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Emma Johansson half a wheel away from Ronde van Vlaanderen victory

Wiggle High5 Pro Cycling’s Emma Johansson came within half a wheel of taking an incredible victory in the Ronde van Vlaanderen – the Tour of Flanders – today. The Swedish champion was just pipped to the line by World Champion Lizzie Armitstead after the two of them had escaped a very select front group in the final cobbled climbs of the 141km Classic. Last year’s winner, Wiggle Honda Pro Cycling’s Elisa Longo Borghini, took an excellent fifth place as Armitstead’s teammate Chantal Blaak won the sprint for third place, just two seconds behind the duo.

“It’s hard to come into the final with Lizzie,” Johansson said afterwards. “It’s a lot of pressure on your shoulders because you know the girls have been supporting you. You just want to do your very best, and bring Wiggle High5 the victory, but I know that they know that I’m in a difficult situation.

“I know she’s a little bit faster than me, so I had to start the sprint, and I did that – I felt like I was still very powerful at the end – but she came past me at the very last moment. But that’s how it is sometimes…”

Johansson and Armitstead escaped between the climbs of the Oude Kwaremont and Paterberg, with less than 15km to race, as the World Champion countered a move that included Longo Borghini. The pair was 18 seconds clear at the top of the Paterberg and, with both having teammates in the group behind, they looked uncatchable.

Nevertheless, the gap had reduced to ten seconds on the flat run to the final kilometre, and was just two as Armitstead just managed to force her wheel over the line ahead of Johansson’s.

“When you’ve done everything you can, and you know you’ve done everything right – and when someone is that much better than you – of course you’re disappointed, but I think we did a really nice race,” Johansson explained. “The whole team was really good; we did what we were supposed to do, we took it in our own hands, and I just loved the racing today. I enjoyed it from the first moment, riding through Zingem [her hometown in Flanders]…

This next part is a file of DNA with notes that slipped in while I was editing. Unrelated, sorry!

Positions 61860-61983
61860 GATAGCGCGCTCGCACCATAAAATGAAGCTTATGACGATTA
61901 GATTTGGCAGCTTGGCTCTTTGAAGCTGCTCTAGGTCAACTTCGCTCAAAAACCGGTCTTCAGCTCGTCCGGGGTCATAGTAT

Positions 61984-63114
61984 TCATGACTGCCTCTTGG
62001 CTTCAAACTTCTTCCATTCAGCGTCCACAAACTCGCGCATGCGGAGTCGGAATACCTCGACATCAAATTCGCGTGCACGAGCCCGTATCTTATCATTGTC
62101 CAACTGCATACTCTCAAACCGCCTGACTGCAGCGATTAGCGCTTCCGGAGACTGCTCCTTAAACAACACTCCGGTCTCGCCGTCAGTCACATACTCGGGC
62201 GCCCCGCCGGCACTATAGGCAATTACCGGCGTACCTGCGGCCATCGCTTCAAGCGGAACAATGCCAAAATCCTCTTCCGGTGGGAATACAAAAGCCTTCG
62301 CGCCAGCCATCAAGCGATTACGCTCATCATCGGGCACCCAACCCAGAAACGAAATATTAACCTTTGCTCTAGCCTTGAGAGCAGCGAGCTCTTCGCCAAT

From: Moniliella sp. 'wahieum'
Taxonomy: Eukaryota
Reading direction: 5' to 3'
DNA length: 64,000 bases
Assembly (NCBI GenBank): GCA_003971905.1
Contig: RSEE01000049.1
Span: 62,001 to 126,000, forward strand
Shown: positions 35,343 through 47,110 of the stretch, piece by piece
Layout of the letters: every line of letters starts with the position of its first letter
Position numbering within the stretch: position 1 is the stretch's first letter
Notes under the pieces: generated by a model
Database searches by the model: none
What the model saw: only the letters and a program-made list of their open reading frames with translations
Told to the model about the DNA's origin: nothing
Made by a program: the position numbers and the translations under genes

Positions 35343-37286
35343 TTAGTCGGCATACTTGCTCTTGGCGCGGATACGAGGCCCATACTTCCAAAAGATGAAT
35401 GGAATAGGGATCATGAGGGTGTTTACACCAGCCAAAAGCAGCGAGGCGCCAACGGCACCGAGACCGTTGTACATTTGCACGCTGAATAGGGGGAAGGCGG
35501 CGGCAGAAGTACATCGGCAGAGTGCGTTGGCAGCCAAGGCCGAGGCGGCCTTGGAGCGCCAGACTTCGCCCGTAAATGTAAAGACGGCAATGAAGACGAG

“It was so emotional to be here, and do this race. On every section you can hear your name, and I could hear Jolien’s name. Everyone is there to support us. It’s just a pity we couldn’t be there on the top step today. We would have deserved it; we really did everything we could to be there.

“It was close, but I’m sure it will come soon.”

For Longo Borghini, the pressure of starting with race number one as last year’s winner was absent, as the team was able to stick close together and work well on the narrow roads. Able to sit in the chasing group in the closing kilometres, the Italian was able to save herself for the finish, but was just unable to beat the Boels-Dolmans duo of Blaak and Megan Guarnier, who had also been able to sit in.

“I said before the race that they had to win the race, because I already won it,” Longo Borghini said. “I know the feeling to win Flanders. I’m pretty happy that Emma was second, she was really close to the first place. And I think the team rode really well because we were always there, and we worked really well as a team. Motivation was there; professionalism was there; we were ready and relaxed, which is really important.

“I was waiting for somebody to follow so I could easily counter, but nobody could,” she said of the winning move in the final kilometres. “I think everybody was a bloc. I felt really, really strong, and I could see that Emma had good legs so I was confident.”

1. Lizzie Armitstead (Boels-Dolmans)
2. Emma Johansson (Wiggle High5 Pro Cycling)
3. Chantal Blaak (Boels-Dolmans)
5. Elisa Longo Borghini (Wiggle High5 Pro Cycling)

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